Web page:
# Falling Squares Problem

## Description

LeetCode Problem 699.

There are several squares being dropped onto the X-axis of a 2D plane.

You are given a 2D integer array positions where positions[i] = [left_i, sideLength_i] represents the i^th square with a side length of sideLength_i that is dropped with its left edge aligned with X-coordinate left_i.

Each square is dropped one at a time from a height above any landed squares. It then falls downward (negative Y direction) until it either lands on the top side of another square or on the X-axis. A square brushing the left/right side of another square does not count as landing on it. Once it lands, it freezes in place and cannot be moved.

After each square is dropped, you must record the height of the current tallest stack of squares. Return an integer array ans where ans[i] represents the height described above after dropping the i^th square.

Example 1:

``````1
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Input: positions = [[1,2],[2,3],[6,1]]
Output: [2,5,5]
Explanation:
After the first drop, the tallest stack is square 1 with a height of 2.
After the second drop, the tallest stack is squares 1 and 2 with a height of 5.
After the third drop, the tallest stack is still squares 1 and 2 with a height of 5.
Thus, we return an answer of [2, 5, 5].
``````

Example 2:

``````1
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Input: positions = [[100,100],[200,100]]
Output: [100,100]
Explanation:
After the first drop, the tallest stack is square 1 with a height of 100.
After the second drop, the tallest stack is either square 1 or square 2, both with heights of 100.
Thus, we return an answer of [100, 100].
Note that square 2 only brushes the right side of square 1, which does not count as landing on it.
``````

Constraints:

• 1 <= positions.length <= 1000
• 1 <= left_i <= 10^8
• 1 <= sideLength_i <= 10^6

## Sample C++ Code

Brute Force Approach

``````1
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class Solution {
public:
vector<int> fallingSquares(vector<vector<int>>& a) {
int n = a.size();
vector<int> ans(n, 0);
for (int i = 0; i < n; i++) {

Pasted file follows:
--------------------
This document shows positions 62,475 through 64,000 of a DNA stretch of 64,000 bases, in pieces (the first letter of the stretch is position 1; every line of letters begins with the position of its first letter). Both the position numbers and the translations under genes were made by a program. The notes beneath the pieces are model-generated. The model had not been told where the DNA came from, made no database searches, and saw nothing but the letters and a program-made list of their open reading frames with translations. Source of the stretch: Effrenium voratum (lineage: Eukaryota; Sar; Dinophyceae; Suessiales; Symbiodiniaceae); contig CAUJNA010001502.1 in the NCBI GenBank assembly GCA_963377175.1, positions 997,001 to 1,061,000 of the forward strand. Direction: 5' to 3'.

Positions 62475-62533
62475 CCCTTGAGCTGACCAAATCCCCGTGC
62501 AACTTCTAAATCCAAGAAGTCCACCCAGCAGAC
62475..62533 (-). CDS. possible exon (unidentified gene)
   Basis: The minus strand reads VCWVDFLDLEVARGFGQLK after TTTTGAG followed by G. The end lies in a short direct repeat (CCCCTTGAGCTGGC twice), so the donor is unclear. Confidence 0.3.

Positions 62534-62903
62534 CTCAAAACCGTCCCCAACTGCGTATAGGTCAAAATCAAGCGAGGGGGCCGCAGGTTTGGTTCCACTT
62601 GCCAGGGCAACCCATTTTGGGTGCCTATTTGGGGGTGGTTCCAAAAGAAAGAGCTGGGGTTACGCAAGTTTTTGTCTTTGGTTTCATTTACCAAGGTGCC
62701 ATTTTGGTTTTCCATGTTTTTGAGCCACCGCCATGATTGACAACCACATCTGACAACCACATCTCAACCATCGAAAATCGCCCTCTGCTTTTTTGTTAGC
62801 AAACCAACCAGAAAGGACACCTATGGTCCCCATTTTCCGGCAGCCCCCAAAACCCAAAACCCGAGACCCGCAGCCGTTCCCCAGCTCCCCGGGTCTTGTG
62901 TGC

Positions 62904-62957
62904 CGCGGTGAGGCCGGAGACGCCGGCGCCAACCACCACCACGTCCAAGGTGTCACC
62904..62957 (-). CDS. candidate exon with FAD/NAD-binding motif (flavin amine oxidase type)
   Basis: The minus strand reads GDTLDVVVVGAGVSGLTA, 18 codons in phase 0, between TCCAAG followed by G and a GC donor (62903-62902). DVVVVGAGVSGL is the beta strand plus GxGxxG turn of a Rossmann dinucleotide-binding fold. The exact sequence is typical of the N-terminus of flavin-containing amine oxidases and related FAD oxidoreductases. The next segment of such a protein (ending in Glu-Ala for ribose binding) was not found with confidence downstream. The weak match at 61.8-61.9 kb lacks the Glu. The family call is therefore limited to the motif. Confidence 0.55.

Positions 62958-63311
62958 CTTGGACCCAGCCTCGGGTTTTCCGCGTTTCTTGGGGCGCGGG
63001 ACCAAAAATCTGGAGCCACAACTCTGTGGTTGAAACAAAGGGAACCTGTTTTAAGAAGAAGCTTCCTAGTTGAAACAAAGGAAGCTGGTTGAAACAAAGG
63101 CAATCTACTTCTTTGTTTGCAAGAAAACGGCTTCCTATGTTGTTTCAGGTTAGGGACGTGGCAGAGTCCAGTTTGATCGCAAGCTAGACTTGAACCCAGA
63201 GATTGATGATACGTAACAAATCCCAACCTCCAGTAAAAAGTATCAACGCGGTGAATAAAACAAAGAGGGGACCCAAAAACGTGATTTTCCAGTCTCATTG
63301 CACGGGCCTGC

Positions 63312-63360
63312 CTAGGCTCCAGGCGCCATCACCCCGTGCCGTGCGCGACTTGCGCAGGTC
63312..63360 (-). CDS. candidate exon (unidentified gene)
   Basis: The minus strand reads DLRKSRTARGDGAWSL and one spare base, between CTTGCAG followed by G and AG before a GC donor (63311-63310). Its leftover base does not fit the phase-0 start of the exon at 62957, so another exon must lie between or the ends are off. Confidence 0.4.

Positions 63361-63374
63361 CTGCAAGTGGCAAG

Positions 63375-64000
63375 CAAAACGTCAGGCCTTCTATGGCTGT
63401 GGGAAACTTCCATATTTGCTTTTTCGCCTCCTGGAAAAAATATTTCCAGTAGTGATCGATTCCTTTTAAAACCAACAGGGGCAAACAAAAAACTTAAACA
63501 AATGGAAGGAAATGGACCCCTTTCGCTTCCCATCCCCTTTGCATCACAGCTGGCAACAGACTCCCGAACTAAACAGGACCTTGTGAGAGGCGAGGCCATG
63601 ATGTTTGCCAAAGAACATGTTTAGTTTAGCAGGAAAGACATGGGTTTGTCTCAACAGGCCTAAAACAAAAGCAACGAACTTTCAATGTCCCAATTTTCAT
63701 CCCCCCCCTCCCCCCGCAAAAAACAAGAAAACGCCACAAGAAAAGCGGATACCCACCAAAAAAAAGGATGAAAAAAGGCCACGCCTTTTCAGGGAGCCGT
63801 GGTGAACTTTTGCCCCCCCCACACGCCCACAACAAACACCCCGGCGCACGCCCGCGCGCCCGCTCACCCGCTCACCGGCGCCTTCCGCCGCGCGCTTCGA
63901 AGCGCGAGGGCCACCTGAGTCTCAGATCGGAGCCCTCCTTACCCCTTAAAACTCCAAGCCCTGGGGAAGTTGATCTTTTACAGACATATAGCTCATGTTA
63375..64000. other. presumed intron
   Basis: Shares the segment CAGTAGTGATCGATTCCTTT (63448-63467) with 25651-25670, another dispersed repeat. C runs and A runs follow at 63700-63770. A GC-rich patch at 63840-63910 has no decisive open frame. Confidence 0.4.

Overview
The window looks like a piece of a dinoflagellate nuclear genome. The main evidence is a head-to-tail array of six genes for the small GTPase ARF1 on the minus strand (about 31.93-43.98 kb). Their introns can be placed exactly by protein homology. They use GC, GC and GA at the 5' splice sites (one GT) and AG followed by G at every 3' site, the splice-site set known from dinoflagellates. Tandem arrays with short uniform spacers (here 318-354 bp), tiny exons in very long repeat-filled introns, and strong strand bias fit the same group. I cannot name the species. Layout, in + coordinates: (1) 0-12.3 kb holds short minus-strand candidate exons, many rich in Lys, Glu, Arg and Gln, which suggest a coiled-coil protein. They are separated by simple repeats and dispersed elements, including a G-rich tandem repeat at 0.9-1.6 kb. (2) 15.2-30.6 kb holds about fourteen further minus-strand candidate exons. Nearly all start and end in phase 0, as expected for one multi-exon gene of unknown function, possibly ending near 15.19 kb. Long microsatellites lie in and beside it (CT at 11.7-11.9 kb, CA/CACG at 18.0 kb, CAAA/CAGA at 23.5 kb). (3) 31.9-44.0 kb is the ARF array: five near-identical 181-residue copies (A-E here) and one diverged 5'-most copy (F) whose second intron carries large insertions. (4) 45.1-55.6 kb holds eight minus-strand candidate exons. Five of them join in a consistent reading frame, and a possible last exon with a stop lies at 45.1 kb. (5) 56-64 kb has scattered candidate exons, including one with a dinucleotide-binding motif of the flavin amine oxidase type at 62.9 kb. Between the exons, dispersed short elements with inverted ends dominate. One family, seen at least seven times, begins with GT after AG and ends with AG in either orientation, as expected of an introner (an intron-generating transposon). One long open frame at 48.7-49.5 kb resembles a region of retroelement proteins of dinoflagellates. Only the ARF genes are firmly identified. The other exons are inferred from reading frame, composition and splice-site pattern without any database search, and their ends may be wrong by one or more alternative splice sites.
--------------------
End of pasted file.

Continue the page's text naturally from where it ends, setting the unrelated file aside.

ans[i] = a[i][1];
int curL = a[i][0];
int curR = a[i][1] + curL;
for (int j = 0; j < i; j++) {
int L = a[j][0];
int R = L + a[j][1];
if (curL < R && curR > L)
ans[i] = max(ans[i], a[i][1] + ans[j]);;
}
}
for (int i = 1; i < n; i++)
ans[i] = max(ans[i], ans[i-1]);
return ans;
}
};
``````

TreeMap Approach

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class Solution {
public:
vector<int> fallingSquares(vector<vector<int>>& positions) {
map<int, vector<int>> invals;
int n = positions.size();
vector<int> ht(n, 0);
int l = positions[0][0], h = positions[0][1];
ht[0] = h;
invals[l] = {l+h, h};
for (int i = 1; i < n; i++) {
int h = drop(invals, positions[i]);
ht[i] = max(h, ht[i-1]);
}
return ht;
}
private:
// return the height of current square
int drop(map<int, vector<int>>& invals, vector<int>& square) {
int l = square[0], h = square[1], r = l+h, pre_ht = 0;
auto low = invals.lower_bound(l), up = invals.lower_bound(r);
// consider intervals in range [low-1, up)
if (low != invals.begin()) low--;
for (auto it = low; it != up; it++)
if (it->second[0] > l) pre_ht = max(pre_ht, it->second[1]);
// erase overlapping intervals, add current interval and update the interval at low and up-1
int l1 = low->first, r1 = low->second[0], h1 = low->second[1], r2 = 0, h2 = 0;
if (up != invals.begin()) {
up--;
r2 = up->second[0];
h2 = up->second[1];
up++;
}
invals.erase(low, up);
invals[l] = {r, pre_ht+h};
if (l1 < l) invals[l1] = {min(l, r1), h1};
if (r2 > r) invals[r] = {r2, h2};
return pre_ht+h;
}
};
``````